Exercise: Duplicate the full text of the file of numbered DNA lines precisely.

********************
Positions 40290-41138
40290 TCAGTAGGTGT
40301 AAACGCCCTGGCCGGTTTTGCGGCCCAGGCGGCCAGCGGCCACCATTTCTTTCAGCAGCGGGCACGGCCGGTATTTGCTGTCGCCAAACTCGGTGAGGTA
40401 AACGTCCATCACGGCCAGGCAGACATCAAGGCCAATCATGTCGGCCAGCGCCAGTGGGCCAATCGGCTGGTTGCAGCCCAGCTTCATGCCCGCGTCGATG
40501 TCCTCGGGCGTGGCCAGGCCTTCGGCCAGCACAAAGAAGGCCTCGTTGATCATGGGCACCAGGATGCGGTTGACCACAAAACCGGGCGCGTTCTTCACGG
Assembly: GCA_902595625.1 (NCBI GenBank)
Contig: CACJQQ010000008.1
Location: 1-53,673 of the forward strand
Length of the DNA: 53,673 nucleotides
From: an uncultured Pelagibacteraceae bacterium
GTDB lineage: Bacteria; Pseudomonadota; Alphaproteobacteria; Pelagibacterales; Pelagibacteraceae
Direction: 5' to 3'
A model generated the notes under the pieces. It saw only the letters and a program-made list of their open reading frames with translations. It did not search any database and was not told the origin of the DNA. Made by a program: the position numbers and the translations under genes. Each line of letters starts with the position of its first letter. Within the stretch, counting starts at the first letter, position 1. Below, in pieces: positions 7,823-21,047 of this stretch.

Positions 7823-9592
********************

Positions 40290-41138
40290 TCAGTAGGTGT
40301 AAACGCCCTGGCCGGTTTTGCGGCCCAGGCGGCCAGCGGCCACCATTTCTTTCAGCAGCGGGCACGGCCGGTATTTGCTGTCGCCAAACTCGGTGAGGTA
40401 AACGTCCATCACGGCCAGGCAGACATCAAGGCCAATCATGTCGGCCAGCGCCAGTGGGCCAATCGGCTGGTTGCAGCCCAGCTTCATGCCCGCGTCGATG
40501 TCCTCGGGCGTGGCCAGGCCTTCGGCCAGCACAAAGAAGGCCTCGTTGATCATGGGCACCAGGATGCGGTTGACCACAAAACCGGGCGCGTTCTTCACGG
Assembly: GCA_902595625.1 (NCBI GenBank)
Contig: CACJQQ010000008.1
Location: 1-53,673 of the forward strand
Length of the DNA: 53,673 nucleotides
From: an uncultured Pelagibacteraceae bacterium
GTDB lineage: Bacteria; Pseudomonadota; Alphaproteobacteria; Pelagibacterales; Pelagibacteraceae
Direction: 5' to 3'
A model generated the notes under the pieces. It saw only the letters and a program-made list of their open reading frames with translations. It did not search any database and was not told the origin of the DNA. Made by a program: the position numbers and the translations under genes. Each line of letters starts with the position of its first letter. Within the stretch, counting starts at the first letter, position 1. Below, in pieces: positions 7,823-21,047 of this stretch.

Positions 7823-9592